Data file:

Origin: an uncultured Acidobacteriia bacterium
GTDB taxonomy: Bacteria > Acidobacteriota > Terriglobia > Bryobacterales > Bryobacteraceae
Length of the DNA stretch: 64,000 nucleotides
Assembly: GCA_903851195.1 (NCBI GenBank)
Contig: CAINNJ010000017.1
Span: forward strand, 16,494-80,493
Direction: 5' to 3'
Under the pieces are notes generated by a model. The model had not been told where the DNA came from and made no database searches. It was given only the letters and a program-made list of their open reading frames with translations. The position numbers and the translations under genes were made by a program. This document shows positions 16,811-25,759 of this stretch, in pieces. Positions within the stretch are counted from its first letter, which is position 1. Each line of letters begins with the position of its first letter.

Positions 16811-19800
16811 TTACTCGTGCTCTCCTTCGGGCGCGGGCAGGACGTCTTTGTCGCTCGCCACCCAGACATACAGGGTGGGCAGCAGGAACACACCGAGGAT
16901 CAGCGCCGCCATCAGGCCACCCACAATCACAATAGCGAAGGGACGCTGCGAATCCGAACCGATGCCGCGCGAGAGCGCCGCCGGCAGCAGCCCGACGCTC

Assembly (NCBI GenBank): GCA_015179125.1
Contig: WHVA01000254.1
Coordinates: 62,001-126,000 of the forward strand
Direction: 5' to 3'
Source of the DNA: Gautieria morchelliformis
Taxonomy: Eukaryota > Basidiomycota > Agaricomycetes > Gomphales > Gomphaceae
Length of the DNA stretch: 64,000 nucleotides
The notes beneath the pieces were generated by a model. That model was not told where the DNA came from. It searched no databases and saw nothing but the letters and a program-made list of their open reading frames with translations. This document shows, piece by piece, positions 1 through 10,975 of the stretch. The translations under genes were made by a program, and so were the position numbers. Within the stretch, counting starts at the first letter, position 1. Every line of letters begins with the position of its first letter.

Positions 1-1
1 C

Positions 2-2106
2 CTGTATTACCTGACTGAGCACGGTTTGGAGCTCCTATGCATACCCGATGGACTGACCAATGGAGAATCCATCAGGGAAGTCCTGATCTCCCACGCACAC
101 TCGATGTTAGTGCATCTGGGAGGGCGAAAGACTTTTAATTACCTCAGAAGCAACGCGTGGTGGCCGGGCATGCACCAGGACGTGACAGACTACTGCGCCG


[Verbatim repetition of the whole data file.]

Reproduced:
Origin: an uncultured Acidobacteriia bacterium
GTDB taxonomy: Bacteria > Acidobacteriota > Terriglobia > Bryobacterales > Bryobacteraceae
Length of the DNA stretch: 64,000 nucleotides
Assembly: GCA_903851195.1 (NCBI GenBank)
Contig: CAINNJ010000017.1
Span: forward strand, 16,494-80,493
Direction: 5' to 3'
Under the pieces are notes generated by a model. The model had not been told where the DNA came from and made no database searches. It was given only the letters and a program-made list of their open reading frames with translations. The position numbers and the translations under genes were made by a program. This document shows positions 16,811-25,759 of this stretch, in pieces. Positions within the stretch are counted from its first letter, which is position 1. Each line of letters begins with the position of its first letter.

Positions 16811-19800
16811 TTACTCGTGCTCTCCTTCGGGCGCGGGCAGGACGTCTTTGTCGCTCGCCACCCAGACATACAGGGTGGGCAGCAGGAACACACCGAGGAT
16901 CAGCGCCGCCATCAGGCCACCCACAATCACAATAGCGAAGGGACGCTGCGAATCCGAACCGATGCCGCGCGAGAGCGCCGCCGGCAGCAGCCCGACGCTC

Assembly (NCBI GenBank): GCA_015179125.1
Contig: WHVA01000254.1
Coordinates: 62,001-126,000 of the forward strand
Direction: 5' to 3'
Source of the DNA: Gautieria morchelliformis
Taxonomy: Eukaryota > Basidiomycota > Agaricomycetes > Gomphales > Gomphaceae
Length of the DNA stretch: 64,000 nucleotides
The notes beneath the pieces were generated by a model. That model was not told where the DNA came from. It searched no databases and saw nothing but the letters and a program-made list of their open reading frames with translations. This document shows, piece by piece, positions 1 through 10,975 of the stretch. The translations under genes were made by a program, and so were the position numbers. Within the stretch, counting starts at the first letter, position 1. Every line of letters begins with the position of its first letter.

Positions 1-1
1 C

Positions 2-2106
2 CTGTATTACCTGACTGAGCACGGTTTGGAGCTCCTATGCATACCCGATGGACTGACCAATGGAGAATCCATCAGGGAAGTCCTGATCTCCCACGCACAC
101 TCGATGTTAGTGCATCTGGGAGGGCGAAAGACTTTTAATTACCTCAGAAGCAACGCGTGGTGGCCGGGCATGCACCAGGACGTGACAGACTACTGCGCCG